How are governments encouraged to initiate subsidy reform? Through research!

Delhi—4 May— The Global Subsidies Initiative (GSI) of the International Institute for Sustainable Development (IISD) recently organized a ministerial-level event in Delhi entitled “National Dialogue on Subsidies for Energy Access.” The event was organized in cooperation with the Council on Energy, Environment and Water (CEEW) on 4 May, 2016.

The Minister of Petroleum and Natural Gas of the Government of India, Dharmendra Pradhan, participated in the event on behalf of the Indian government. Pradhan used the opportunity to encourage IISD and local partners in India to continue their research and support to the government on issues around energy subsidies and energy access. Pradhan acknowledged the role that such research plays in shaping and evaluating government schemes, particularly in the case of energy subsidy policies such as those for liquefied petroleum gas (LPG) and kerosene.  

The event aimed to discuss how the reform and design of energy subsidies in India could enhance energy access while ensuring a more equitable allocation of subsidy resources. At the event, three reports developed by IISD and its local partners were released and discussed.

The first report, an evaluation of the Direct Benefit Transfer for LPG (DBTL), the largest cash transfer scheme in the world, assessed how the scheme had performed across three Indian states: Gujarat, Haryana and Kerala. The report found that the scheme’s implementation was fairly successful, with high levels of enrolment and customer satisfaction. Also, 85 per cent of the LPG distributors surveyed as part of the report underlined the significant impacts of the scheme in controlling both the diversion of cylinders and the multiple connections of subsidy recipients.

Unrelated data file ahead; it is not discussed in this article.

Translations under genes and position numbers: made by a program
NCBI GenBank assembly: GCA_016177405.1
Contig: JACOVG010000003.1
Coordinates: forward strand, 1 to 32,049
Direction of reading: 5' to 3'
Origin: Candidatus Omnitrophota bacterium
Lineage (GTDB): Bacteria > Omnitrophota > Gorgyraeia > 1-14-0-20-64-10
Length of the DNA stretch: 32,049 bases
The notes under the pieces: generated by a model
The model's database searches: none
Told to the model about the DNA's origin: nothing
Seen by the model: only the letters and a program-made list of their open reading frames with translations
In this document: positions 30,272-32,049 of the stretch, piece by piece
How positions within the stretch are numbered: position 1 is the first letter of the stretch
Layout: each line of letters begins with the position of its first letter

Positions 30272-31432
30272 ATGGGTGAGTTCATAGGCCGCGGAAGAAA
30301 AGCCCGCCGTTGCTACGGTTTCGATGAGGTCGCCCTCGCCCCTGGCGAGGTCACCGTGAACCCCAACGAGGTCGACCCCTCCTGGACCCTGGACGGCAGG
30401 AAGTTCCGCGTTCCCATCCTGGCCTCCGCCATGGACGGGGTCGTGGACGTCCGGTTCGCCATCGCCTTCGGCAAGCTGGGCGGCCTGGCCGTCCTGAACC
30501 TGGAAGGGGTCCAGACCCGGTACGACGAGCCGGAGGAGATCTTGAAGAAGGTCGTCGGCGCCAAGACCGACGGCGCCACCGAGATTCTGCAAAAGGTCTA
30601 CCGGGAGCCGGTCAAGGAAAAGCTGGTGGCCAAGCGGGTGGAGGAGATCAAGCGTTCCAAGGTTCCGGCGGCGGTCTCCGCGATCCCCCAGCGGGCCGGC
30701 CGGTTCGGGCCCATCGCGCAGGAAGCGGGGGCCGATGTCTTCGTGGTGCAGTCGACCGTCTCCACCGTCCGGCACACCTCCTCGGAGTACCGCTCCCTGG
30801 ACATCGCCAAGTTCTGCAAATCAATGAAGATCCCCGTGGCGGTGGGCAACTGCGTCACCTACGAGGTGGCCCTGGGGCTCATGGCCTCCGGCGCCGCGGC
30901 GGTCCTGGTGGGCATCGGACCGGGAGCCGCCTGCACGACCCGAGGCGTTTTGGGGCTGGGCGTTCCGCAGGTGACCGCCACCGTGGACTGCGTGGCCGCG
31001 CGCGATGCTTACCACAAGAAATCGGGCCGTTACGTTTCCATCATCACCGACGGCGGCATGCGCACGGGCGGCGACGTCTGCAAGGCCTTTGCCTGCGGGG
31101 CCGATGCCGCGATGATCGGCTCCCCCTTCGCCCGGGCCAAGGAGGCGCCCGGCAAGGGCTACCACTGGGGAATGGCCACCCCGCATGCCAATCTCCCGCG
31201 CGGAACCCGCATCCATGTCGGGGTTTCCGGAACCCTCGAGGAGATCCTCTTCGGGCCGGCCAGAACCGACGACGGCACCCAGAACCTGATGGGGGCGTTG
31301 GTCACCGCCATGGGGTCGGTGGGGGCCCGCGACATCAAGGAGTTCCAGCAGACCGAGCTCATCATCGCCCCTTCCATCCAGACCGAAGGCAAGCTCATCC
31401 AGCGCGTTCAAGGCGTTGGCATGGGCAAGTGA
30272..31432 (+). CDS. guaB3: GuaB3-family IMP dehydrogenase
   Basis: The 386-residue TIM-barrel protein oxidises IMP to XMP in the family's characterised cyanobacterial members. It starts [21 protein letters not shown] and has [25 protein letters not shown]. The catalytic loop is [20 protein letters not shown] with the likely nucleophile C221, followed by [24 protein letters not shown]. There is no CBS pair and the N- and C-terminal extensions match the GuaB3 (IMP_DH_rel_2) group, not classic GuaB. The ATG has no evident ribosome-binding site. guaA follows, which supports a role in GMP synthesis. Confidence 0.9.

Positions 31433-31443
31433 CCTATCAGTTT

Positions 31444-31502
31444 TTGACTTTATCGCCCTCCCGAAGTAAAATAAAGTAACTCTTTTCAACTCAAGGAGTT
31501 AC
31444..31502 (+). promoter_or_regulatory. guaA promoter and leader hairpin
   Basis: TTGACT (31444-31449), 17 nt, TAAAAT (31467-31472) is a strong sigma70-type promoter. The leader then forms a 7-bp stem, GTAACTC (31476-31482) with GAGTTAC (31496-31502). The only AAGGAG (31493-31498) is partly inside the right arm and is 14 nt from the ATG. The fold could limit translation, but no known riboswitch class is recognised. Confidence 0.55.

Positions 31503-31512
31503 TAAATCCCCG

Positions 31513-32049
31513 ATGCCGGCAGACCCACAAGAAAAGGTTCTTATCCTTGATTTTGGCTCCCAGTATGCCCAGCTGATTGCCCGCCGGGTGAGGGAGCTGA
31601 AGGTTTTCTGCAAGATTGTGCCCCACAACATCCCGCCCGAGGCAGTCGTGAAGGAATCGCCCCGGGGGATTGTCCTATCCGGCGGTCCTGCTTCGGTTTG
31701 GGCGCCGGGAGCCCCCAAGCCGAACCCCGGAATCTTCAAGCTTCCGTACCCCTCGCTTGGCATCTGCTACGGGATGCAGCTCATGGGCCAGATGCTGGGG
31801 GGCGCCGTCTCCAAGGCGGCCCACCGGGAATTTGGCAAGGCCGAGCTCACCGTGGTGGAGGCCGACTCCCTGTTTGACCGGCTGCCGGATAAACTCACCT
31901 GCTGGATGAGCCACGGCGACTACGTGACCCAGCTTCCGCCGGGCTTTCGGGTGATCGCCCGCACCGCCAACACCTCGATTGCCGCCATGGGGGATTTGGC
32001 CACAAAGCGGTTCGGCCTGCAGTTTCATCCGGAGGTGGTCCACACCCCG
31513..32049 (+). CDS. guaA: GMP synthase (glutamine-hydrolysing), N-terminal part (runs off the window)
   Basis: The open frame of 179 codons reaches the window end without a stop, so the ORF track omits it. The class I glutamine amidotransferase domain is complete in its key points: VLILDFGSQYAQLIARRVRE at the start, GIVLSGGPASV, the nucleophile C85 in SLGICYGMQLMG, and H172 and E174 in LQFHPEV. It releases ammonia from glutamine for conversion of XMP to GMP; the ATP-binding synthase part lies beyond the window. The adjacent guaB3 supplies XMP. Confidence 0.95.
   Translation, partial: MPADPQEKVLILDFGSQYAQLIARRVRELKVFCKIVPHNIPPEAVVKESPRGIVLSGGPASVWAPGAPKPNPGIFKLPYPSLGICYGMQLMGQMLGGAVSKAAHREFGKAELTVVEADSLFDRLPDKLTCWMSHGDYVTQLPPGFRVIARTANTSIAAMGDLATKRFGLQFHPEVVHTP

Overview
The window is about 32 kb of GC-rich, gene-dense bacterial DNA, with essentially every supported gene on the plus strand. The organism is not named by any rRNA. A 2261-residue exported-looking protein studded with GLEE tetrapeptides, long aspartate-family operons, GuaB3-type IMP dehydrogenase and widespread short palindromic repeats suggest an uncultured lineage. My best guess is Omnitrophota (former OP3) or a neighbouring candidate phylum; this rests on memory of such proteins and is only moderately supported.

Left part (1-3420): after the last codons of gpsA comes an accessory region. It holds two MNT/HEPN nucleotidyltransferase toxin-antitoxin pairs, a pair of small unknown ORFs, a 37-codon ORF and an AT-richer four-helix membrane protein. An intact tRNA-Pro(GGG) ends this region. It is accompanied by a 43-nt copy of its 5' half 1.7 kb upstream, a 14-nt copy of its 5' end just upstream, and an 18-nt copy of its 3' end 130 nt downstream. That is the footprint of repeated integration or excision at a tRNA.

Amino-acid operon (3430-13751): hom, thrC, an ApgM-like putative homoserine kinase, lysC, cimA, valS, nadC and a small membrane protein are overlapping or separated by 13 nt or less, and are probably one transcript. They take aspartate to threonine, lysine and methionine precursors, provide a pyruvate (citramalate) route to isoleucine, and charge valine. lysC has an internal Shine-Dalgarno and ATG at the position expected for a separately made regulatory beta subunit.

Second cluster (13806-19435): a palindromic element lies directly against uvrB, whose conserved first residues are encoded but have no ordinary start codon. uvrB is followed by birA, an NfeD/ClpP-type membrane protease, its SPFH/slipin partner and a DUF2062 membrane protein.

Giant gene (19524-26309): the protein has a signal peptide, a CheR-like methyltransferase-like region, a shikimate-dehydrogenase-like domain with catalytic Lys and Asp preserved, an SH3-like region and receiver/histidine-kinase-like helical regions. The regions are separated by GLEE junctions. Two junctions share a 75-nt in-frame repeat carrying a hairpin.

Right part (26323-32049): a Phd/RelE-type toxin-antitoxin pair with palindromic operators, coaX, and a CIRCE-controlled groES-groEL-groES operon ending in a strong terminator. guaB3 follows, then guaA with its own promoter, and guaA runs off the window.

The second report examined patterns of subsidized kerosene use in a number of urban, peri-urban and rural areas in India and provides guidance on how a transition away from the use of kerosene can be promoted. Given the massive financial losses owing to kerosene subsidy leakage and the severe health impacts of its use, a transition to alternatives such as grid electricity, solar lanterns, solar home systems, microgrids, and LPG could accrue an annual net savings worth INR 8,000–12,000 crore (USD 1.1–1.7 billion), while providing households with clean lighting and cooking options. However, several challenges related to financing, access and service reliability would need to be addressed before initiating any transition. 

The third report focused on clean cooking challenges, looking into the barriers for LPG uptake in poor households. The research focused on understanding whether the “Kerosene-Free Delhi” scheme (a policy implemented in Delhi, encouraging the substitution of kerosene for LPG), could be implemented in the neighbouring district of Ghaziabad, a peri-urban area. The findings of the report are based on a large-scale survey and focus group discussions with households in the district. The report provides recommendations on how to strengthen the distribution of LPG and overcome accessibility challenges to encourage the adoption of LPG over kerosene in urban areas. 

The event also saw contributions from senior government representatives, including Sudipto Mundle (Emeritus Professor, National Institute of Public Finance and Policy), Ashutosh Jindal (Joint Secretary, Ministry of Petroleum and Natural Gas),  Ashok K. Bhattacharya (Editor, Business Standard), and Sudha Mahalingam (Former Member, NSAB and PNGRB).

For more information, please contact kclarke@iisd.org.

Image 1: Minister for Petroleum and Natural Gas, Dharmendra Pradhan releasing the reports.

Image 2: Kieran Clarke, Research Officer, Global Subsidies Initiative, speaking with the Minister for Petroleum and Natural Gas, Dharmendra Pradhan.

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